When I was ten years old, I shot a songbird, a tiny, yellow and gray Canada warbler, with an air rifle, and the shame of that moment still sears my conscience.
To this day, I vividly recall picking it up and being overwhelmed by its beauty and symmetry. I still see every intricate detail, still feel its final warmth. It became my definition of grandeur. What it had been, what I had done, became my catechism, my touchstone, the base of my criteria for conduct. What we do that benefits songbirds is good, what we do to harm them is bad.
In later years, I found grandeur in other places — in the high arctic, in the back of beyond of Tweedsmuir Provincial Park in B.C.’s Coast Mountains, in the generosity of a Palestinian school teacher in a refugee camp outside Tripoli, in Lebanon, during the fighting with Syria, in photographs of Earth taken from space.
We have a need for grandeur, I think. It gives context to our lives. Without it, what measure do we have for our aspirations? What poetry for our lives? What base for our judgments?
As Thomas Berry says in his latest book, all things evolved from the same nuclear elements. Each species took a different path, but all paths were built from the same flagstones.
If we, he says, meaning humans, are the universe writ small, then the universe is us writ large. Deep within our genetic coding, he suggests, as within the genetic coding of all things, is a memory of the wonder of creation, of following a particular path, and of being part of an infinite number of paths.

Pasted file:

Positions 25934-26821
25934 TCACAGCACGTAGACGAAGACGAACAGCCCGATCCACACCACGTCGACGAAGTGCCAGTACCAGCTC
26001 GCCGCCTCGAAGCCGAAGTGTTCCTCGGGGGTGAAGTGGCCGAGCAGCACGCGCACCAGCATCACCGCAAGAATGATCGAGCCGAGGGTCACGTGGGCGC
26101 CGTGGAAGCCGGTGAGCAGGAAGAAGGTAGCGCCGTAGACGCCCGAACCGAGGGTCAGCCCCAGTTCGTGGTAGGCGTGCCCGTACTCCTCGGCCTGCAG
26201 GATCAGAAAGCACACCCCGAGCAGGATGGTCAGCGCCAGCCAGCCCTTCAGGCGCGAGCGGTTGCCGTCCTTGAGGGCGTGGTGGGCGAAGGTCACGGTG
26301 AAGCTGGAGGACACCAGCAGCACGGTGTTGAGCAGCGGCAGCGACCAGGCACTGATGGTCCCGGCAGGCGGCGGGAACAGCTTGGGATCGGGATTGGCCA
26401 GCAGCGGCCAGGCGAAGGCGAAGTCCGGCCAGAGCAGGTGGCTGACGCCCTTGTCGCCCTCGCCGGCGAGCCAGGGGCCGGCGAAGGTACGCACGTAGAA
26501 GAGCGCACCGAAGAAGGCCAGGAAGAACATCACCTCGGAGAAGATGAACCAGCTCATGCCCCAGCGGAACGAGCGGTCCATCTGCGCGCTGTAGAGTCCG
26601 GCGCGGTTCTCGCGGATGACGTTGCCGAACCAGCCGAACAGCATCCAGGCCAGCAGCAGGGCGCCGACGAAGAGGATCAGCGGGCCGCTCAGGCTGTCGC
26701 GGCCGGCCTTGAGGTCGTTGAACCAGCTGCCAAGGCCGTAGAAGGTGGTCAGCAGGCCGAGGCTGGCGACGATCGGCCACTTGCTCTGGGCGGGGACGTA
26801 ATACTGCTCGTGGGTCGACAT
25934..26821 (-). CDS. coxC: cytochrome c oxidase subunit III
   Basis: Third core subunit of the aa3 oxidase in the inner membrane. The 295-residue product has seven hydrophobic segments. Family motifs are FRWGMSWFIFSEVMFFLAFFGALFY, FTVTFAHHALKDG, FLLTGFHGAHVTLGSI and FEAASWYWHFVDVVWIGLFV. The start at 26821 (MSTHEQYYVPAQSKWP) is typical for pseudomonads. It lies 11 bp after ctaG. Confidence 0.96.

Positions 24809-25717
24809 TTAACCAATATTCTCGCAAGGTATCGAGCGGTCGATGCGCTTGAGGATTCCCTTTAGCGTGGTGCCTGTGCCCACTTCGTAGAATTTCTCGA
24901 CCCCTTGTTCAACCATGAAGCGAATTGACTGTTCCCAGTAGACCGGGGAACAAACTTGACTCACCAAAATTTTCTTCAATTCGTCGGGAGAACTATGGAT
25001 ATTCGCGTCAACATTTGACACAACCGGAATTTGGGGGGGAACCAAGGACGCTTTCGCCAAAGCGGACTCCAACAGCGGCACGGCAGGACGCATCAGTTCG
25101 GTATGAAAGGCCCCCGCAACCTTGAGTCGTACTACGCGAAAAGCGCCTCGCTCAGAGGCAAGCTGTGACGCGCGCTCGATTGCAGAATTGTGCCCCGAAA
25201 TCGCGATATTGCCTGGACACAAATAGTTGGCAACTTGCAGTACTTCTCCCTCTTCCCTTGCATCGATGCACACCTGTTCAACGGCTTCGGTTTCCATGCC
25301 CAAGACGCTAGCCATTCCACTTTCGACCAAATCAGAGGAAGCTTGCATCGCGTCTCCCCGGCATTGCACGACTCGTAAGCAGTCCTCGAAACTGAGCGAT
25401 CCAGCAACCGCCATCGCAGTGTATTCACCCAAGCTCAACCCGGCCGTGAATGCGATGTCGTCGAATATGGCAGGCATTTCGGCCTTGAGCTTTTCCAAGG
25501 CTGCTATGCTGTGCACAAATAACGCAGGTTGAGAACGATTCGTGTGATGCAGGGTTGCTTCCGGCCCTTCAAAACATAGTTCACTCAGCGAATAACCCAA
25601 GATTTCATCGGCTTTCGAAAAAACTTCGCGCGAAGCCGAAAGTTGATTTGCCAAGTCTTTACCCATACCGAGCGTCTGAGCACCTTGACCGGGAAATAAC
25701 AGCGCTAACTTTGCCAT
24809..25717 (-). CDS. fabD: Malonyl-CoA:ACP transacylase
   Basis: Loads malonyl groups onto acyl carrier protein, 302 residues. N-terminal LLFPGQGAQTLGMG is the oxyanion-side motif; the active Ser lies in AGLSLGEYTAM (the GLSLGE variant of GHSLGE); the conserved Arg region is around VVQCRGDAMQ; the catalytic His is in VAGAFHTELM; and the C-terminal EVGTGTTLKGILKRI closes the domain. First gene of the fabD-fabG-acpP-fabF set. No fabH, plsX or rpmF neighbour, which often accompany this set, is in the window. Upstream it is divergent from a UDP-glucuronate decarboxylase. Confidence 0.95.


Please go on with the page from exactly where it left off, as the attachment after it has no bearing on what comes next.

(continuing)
It is in our perception of grandeur, I think, that this deep memory of creation finds expression. And as Berry says, when we bring degradation upon any part of creation, it is a loss torn from our souls. Our genetic memory of completeness is violated. The poetry, wonder, and spiritual exaltation that memory has embedded within us is dampened. It is a « degradation of the interior world of the human,’’ he says.
His book is titled The Great Work: Our Way into the Future (Bell Tower, New York, 1999, $19.95 in paperback), and don’t be misled by the title. The great work is not the book, it is the task at hand — it is to « carry out the transition from a period of human devastation of the Earth,’’ to a time of healing for the planet.
Think of the great work facing us « less as the result of some scientific insight, or as dependent on some socioeconomic arrangement,’’ he says, and more as a change of culture, a return to a sense of the sacredness of life, and a celebration of its infinite diversity — learning again, as it were, to participate in a glorious orchestral symphony.
We have time to make the transition, he says, but barely. We are living in a moment of grace during which change is possible. But the moment will pass, as have all such moments throughout history. He doesn’t speculate on what Earth would be like if we fail in transition. But with the devastation we can already see, surely we need no road map.
However, there is hope on the horizon. Despite the recalcitrance of federal and provincial governments, I see an enormous longing across the land for a better way. An awareness that, for Earth, things are going desperately wrong. A growing desire for fundamental change.
One expression of this longing is found in the movement to establish an Earth Charter, which will be presented to the United Nations next year. The charter would enshrine respect for all organisms in a statutory declaration.
I fervently hope we can seize this moment of grace to the fullest. I know how diminished I felt without that single Canada warbler. I would grieve me beyond bearing to see children and grandchildren forced to live with an immeasurably greater sense of diminishment.